Zodiacal Light from Bretagne, France

November 20, 2006


Provided and copyright by: Laurent Laveder, Optics of the Atmosphere Gallery
Summary authors & editors: Laurent Laveder

On the morning of September 26, 2006, I woke up early (around 5:00 a.m local time) in order to try to photograph the zodiacal light. This is the heavenly, triangular glow along the ecliptic that can be observed just before morning twilight (in the eastern sky) or just after evening twilight (in the western sky). I drove to the top of a small mountain so as to be sure I'd be above the fog. On the photo above, you can see the zodiacal light extending upward over an orange horizon in Monts d'Arrée, Bretagne, France. Zodiacal light is thought to be caused by sunlight reflecting off of interplanetary dust and meteoric particles.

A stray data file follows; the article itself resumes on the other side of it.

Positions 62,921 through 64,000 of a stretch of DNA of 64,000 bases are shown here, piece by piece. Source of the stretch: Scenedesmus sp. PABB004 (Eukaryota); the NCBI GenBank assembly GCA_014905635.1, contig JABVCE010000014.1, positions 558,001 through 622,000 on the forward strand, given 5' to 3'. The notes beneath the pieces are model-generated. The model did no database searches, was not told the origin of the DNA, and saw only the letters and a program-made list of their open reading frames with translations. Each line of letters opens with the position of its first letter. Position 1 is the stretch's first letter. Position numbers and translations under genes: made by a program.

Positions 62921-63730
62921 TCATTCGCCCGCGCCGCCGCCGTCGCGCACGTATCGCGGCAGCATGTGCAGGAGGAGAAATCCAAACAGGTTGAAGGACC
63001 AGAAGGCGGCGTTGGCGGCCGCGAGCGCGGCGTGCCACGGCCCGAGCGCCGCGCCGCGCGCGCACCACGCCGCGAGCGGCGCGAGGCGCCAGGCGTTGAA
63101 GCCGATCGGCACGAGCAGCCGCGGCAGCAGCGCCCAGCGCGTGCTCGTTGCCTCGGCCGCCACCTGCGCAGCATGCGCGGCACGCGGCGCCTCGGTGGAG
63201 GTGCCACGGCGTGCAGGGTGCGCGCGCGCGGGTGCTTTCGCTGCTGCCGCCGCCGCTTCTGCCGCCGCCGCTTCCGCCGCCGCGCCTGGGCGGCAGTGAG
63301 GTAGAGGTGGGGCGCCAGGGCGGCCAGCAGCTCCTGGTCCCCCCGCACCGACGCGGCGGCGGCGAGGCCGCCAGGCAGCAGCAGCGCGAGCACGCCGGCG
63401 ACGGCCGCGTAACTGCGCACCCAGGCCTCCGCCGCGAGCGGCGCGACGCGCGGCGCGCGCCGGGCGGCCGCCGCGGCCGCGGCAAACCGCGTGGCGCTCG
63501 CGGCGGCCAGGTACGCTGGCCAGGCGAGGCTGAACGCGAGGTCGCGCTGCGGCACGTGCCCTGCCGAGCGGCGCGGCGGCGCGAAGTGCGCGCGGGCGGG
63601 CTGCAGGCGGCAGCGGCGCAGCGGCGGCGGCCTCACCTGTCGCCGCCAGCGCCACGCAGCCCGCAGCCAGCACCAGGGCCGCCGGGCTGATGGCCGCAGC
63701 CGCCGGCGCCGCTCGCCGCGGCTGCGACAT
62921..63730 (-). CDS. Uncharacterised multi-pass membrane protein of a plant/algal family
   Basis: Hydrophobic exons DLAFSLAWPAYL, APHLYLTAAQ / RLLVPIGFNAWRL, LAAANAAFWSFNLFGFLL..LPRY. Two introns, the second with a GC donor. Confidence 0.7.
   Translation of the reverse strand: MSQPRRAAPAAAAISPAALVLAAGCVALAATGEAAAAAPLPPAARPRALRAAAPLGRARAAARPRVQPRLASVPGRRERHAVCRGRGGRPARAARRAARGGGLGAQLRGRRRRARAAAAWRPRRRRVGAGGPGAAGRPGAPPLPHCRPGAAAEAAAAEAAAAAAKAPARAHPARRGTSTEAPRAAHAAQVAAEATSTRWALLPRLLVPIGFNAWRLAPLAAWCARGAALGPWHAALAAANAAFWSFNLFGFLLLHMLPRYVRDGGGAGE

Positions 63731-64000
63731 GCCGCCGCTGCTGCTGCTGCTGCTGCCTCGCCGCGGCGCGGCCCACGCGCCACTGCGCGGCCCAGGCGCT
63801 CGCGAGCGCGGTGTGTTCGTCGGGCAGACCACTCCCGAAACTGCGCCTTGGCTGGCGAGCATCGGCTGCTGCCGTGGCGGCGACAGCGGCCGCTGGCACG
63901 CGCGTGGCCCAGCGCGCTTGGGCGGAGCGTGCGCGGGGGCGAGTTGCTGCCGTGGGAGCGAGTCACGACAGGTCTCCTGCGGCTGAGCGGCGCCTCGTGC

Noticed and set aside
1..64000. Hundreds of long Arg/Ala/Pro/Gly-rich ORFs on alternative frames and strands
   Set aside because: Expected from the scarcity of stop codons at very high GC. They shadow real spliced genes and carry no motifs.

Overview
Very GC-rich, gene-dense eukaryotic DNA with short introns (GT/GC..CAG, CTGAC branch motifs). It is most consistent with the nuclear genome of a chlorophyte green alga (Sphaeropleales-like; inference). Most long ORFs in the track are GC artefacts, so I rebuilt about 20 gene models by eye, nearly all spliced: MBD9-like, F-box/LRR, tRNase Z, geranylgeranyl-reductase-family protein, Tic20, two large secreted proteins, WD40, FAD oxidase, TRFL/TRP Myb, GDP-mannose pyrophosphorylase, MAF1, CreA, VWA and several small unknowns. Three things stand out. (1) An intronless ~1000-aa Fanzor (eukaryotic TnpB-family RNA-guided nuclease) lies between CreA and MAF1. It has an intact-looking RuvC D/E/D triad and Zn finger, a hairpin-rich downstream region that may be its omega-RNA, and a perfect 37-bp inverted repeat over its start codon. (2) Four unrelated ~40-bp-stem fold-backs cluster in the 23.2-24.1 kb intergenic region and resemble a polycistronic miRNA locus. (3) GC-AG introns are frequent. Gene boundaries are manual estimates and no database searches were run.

The constellation of Leo the Lion is visible just above the horizon, and Jupiter is the bright "star" at lower center. The Beehives cluster (M44) is the faint blur at the center of the photo, and the constellation of Gemini the Twins is at the upper center. Procyon, the brightest star in Canis Minor, is at right center.

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